Posts for: January, 2015
Do you have numbness, burning, stabbing pain in the hands and feet? It's called by many names: neuropathy, peripheral neuropathy, diabetic neuropathy, or nerve pain. Thankfully, podiatrists have many treatment options available to offer their neuropathy patients. One revolutionary treatment is TENS, or Transcutaneous Electric Nerve Stimulation. To know if it can be helpful, the doctor and patient should evaluate this signs and symptoms of this chronic and potentially debilitating health problem, determine its cause, and then decide if TENS is the right way to go.
What is the source of neuropathy?
Peripheral neuropathy is caused by a wide range of health issues, with the most common culprit being diabetes. However, other common causes include:
- exposure to toxins
- problems with metabolism
- vitamin deficiencies, particularly in B1, B6, B12, E and Niacin
Besides the characteristic pain, numbness and tingling, neuropathy can cause other issues such as blood pressure fluctuations, muscle weakness, sensitivity to touch, heat intolerance, sweating, and bladder and bowel problems.
There is hope for nerve pain.
Sufferers say neuropathy is persistently troublesome, causing sleep disturbances and reduced sensation which can lead to unrecognized and untreated injuries and infections. Doctors can prescribe medications to reduce these signs and symptoms. They may even use surgery and physical therapy to treat neuropathy.
A promising tool in the fight against peripheral neuropathy is TENS.
What is TENS, and how can it help?
TENS, or Transcutaneous Electric Nerve Stimulation, is a procedure that can be prescribed, in which an experienced and skilled foot doctor can apply to a patient's extremity to relieve the symptoms of neuropathy and, in particular, its pain.
Electrodes are put on the patient's skin with a light adhesive. The doctor positions them above and below the symptomatic area of the body. Then, the TENS unit delivers small electrical impulses to the area.
These electrical impulses are painless for the patient, and no drugs are used during the treatment. The science behind TENS is simple: the electricity blocks the pain signals which the affected nerves are sending to the brain.
In addition, research seems to indicate that the electricity stimulates the pituitary gland and the central nervous system to produce their own natural painkillers called endorphins. While the pain-reducing effect is temporary, it can provide the individual with significant relief from the stabbing, burning and tingling sensations characteristic of peripheral neuropathy.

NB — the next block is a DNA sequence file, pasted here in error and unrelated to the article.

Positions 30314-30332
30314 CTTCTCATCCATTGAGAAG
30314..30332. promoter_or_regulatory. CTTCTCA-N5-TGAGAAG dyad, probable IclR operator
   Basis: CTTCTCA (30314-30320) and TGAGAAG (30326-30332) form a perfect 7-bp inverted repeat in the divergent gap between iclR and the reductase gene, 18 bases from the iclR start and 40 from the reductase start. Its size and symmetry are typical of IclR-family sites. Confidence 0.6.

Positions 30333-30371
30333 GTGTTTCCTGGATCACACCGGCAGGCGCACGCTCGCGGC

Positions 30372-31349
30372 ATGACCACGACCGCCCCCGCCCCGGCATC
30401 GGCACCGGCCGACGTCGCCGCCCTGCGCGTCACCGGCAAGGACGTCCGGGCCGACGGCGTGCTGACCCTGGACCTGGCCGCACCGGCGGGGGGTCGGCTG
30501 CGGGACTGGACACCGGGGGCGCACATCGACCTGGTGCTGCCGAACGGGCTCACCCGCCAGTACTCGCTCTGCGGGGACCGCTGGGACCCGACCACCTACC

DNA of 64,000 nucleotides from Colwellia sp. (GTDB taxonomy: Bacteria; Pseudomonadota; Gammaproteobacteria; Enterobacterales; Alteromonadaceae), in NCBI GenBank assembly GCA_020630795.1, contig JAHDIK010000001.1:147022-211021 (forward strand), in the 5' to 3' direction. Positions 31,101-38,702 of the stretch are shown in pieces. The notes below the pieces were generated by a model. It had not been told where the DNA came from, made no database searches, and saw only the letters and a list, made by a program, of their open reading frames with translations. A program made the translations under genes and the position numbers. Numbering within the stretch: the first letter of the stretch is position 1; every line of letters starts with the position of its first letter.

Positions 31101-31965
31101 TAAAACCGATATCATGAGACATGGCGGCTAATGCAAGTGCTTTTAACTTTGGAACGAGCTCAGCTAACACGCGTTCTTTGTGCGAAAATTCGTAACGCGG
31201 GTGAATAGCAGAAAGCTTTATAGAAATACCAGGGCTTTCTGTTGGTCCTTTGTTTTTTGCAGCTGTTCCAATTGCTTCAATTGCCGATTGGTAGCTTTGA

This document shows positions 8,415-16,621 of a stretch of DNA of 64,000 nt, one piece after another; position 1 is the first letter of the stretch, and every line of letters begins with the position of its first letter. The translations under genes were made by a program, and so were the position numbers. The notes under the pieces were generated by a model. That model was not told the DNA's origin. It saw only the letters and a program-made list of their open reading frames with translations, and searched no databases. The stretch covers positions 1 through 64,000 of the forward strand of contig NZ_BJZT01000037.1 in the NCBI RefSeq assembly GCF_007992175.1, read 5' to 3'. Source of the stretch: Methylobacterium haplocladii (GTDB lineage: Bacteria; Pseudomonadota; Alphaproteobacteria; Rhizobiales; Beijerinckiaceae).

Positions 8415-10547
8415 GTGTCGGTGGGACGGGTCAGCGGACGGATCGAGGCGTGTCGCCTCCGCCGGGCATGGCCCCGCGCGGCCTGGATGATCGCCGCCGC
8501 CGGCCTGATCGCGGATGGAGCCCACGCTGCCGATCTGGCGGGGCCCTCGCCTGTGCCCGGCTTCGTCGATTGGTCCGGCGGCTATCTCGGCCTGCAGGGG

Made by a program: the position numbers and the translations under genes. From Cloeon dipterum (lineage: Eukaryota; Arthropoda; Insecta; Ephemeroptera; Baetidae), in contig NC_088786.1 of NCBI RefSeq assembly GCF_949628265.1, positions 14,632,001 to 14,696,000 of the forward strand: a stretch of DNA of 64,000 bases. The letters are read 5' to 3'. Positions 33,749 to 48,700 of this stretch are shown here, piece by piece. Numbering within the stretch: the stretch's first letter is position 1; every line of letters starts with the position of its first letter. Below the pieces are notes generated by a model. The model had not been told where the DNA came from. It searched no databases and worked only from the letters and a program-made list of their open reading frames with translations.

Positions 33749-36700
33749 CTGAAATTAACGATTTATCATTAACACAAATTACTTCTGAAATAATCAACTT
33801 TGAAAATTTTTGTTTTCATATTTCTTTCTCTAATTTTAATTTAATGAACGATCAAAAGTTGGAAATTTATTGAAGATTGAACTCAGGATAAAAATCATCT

Can TENS help me manage my neuropathy?
Individuals who suffer from peripheral neuropathy should discuss this with their health care provider, and in particular, with a skilled podiatrist. Other lifestyle helps include:
- stopping smoking
- controlling blood sugar levels
- wearing supportive shoes and cotton socks
- eating a healthy diet
- limiting the intake of alcohol
For further information on TENS, call the Foot and Ankle Institute of Nevada in Sparks, Nevada. Douglas Doxey DPM ABPS and L. Bruce Ford DPM, DABPS will help you get to the source of your nerve pain and put together a treatment plan to relieve the symptoms. Call their office for an appointment: 508-222-2510.
One of the services offered by Sparks NV podiatrist Dr. L. Bruce Ford is nerve surgery. Nerve surgery is a very delicate procedure because it requires the doctor to repair the connections that cause your feet and toes to feel and operate properly. Here are a few things you may not have known about nerve surgery that you should know in advance of yours.
Helps Restore Sensation in the Feet
The main purpose of nerve surgery is to restore sensation (feeling) to the feet and toes. Over time or with injuries, the nerves of the feet can become compressed. Continuous pressure in one spot of the foot can cause the tissues to scar and go numb. Some medical treatments, like chemotherapy can also cause patients to lose feeling in their feet. Nerve surgery decompresses the nerves by releasing them from the affected tissue.
The Nerves Have to Be Magnified
The nerves in our bodies are too tiny to see with the naked eye. So when Sparks NV podiatrist Dr. Ford is operating on the nerves of the foot, he uses high-powered magnifying equipment to view them clearly. This type of procedure is called “microsurgery” and requires a very skilled surgeon.
Diabetic Patients Are Often Candidates
Nerve surgery is a common procedure for patients who have been diagnosed with diabetes. Diabetic patients who don’t have their condition treated often have problems with compressed nerves in the feet. This surgery helps to restore feeling and function to their feet before the problem worsens. Oftentimes, patients who have foot numbness or loss of sensation are don’t even know that they have diabetes or pre-diabetes.
Consult Dr. Ford About How Nerve Surgery Can Help You
If you have a problem with numb, weak, tingling or painful feet, consult Sparks NV podiatrist Dr. L. Bruce Ford about whether you’re a good candidate for nerve surgery. Initial appointments can be requested online at http://www.bruceforddpm.com or you can call 775-331-1919 to speak to a friendly receptionist at the Foot & Ankle Institute of Nevada.